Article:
American Airlines, Ford, JP Hunt, and communities such as the Maryland Health Authority and New York City Public Transportation are among the 47 groups involved. (Photo: Getty Images)
About 38 million pieces of personal data and information, some from platforms to track cases of coronavirus contacts, became vulnerable earlier this year due to misconfigurations in Microsoft software used by many companies and organizations.
On Monday, computer security company UpGuard released a report of a months-long investigation that showed millions of names, addresses, tax identification numbers and other confidential information had been exposed — but not hacked — before the issue was resolved.
American Airlines, Ford, JP Hunt, and communities such as the Maryland Health Authority and New York City Public Transportation are among the 47 groups involved.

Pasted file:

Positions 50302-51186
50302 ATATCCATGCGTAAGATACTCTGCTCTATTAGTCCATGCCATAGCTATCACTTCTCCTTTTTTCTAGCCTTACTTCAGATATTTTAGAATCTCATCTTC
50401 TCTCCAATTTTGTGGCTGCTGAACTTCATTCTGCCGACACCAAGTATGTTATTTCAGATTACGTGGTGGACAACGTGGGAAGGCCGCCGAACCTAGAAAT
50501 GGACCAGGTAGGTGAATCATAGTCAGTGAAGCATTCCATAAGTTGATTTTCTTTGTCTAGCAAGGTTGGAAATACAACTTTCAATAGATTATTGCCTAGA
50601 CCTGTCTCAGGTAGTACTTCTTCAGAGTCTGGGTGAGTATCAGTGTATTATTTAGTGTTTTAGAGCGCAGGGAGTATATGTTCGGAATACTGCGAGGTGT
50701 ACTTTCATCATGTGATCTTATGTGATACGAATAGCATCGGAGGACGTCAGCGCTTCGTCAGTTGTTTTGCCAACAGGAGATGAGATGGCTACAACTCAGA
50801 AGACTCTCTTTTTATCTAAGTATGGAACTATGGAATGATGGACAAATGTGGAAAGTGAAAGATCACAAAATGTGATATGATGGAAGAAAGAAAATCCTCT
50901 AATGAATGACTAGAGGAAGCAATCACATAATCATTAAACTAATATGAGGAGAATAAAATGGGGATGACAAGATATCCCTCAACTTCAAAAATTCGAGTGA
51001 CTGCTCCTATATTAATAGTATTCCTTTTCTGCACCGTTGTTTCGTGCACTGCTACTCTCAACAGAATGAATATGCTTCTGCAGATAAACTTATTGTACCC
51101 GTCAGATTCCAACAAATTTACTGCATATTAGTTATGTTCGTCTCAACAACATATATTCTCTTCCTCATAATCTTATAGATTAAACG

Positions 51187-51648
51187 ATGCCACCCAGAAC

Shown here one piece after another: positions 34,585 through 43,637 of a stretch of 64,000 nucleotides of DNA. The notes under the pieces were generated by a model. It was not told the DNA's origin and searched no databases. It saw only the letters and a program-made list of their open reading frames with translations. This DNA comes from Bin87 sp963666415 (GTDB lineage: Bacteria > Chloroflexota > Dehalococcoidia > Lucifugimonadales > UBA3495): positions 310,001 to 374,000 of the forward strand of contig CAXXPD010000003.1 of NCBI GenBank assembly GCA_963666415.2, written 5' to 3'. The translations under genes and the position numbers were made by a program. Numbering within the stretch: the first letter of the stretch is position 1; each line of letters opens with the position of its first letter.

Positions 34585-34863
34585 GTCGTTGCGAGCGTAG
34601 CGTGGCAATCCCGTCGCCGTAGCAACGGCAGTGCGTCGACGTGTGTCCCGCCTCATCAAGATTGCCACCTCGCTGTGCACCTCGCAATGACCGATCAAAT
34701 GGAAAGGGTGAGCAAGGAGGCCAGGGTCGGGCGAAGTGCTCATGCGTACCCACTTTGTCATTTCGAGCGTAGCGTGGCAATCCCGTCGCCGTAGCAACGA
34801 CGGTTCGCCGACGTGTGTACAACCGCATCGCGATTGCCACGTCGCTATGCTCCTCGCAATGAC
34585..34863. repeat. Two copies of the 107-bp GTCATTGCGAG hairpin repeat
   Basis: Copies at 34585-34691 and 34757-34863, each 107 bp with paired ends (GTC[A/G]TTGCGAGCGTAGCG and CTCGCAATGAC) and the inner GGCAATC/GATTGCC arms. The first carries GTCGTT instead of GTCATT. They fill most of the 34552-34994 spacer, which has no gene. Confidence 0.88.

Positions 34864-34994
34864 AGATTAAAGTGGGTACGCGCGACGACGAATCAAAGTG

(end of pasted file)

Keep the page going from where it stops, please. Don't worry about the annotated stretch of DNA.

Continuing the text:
They have in common that they have used software from Microsoft, Power Apps, which makes it easy to build websites and mobile apps to interact with the audience.
For example, if an organization needs to quickly set up an appointment booking portal for vaccines, this service from the IT giant provides the public interface and data management.
But until June 2021, the software’s default configuration did not adequately protect certain data, UpGuard researchers explained. “Thanks to our research, Microsoft has since changed Power Apps portals,” they say.
“Our tools enable solutions to be designed at scale that meet a variety of needs. We take security and privacy seriously, and encourage our customers to configure products to best meet their privacy needs,” a Microsoft spokesperson replied.
The group also noted that it systematically informs its clients when identifying potential leakage risks, so that they can remedy them.
But according to UpGuard, it’s best to change the software based on how customers use it, rather than “seeing the widespread lack of data privacy as a user configuration error, which keeps the software problematic and puts the public at risk.”
They add that “the number of accounts in which sensitive information was poor shows that the risks associated with this feature – the potential and impact of a configuration error – have not been adequately considered.”
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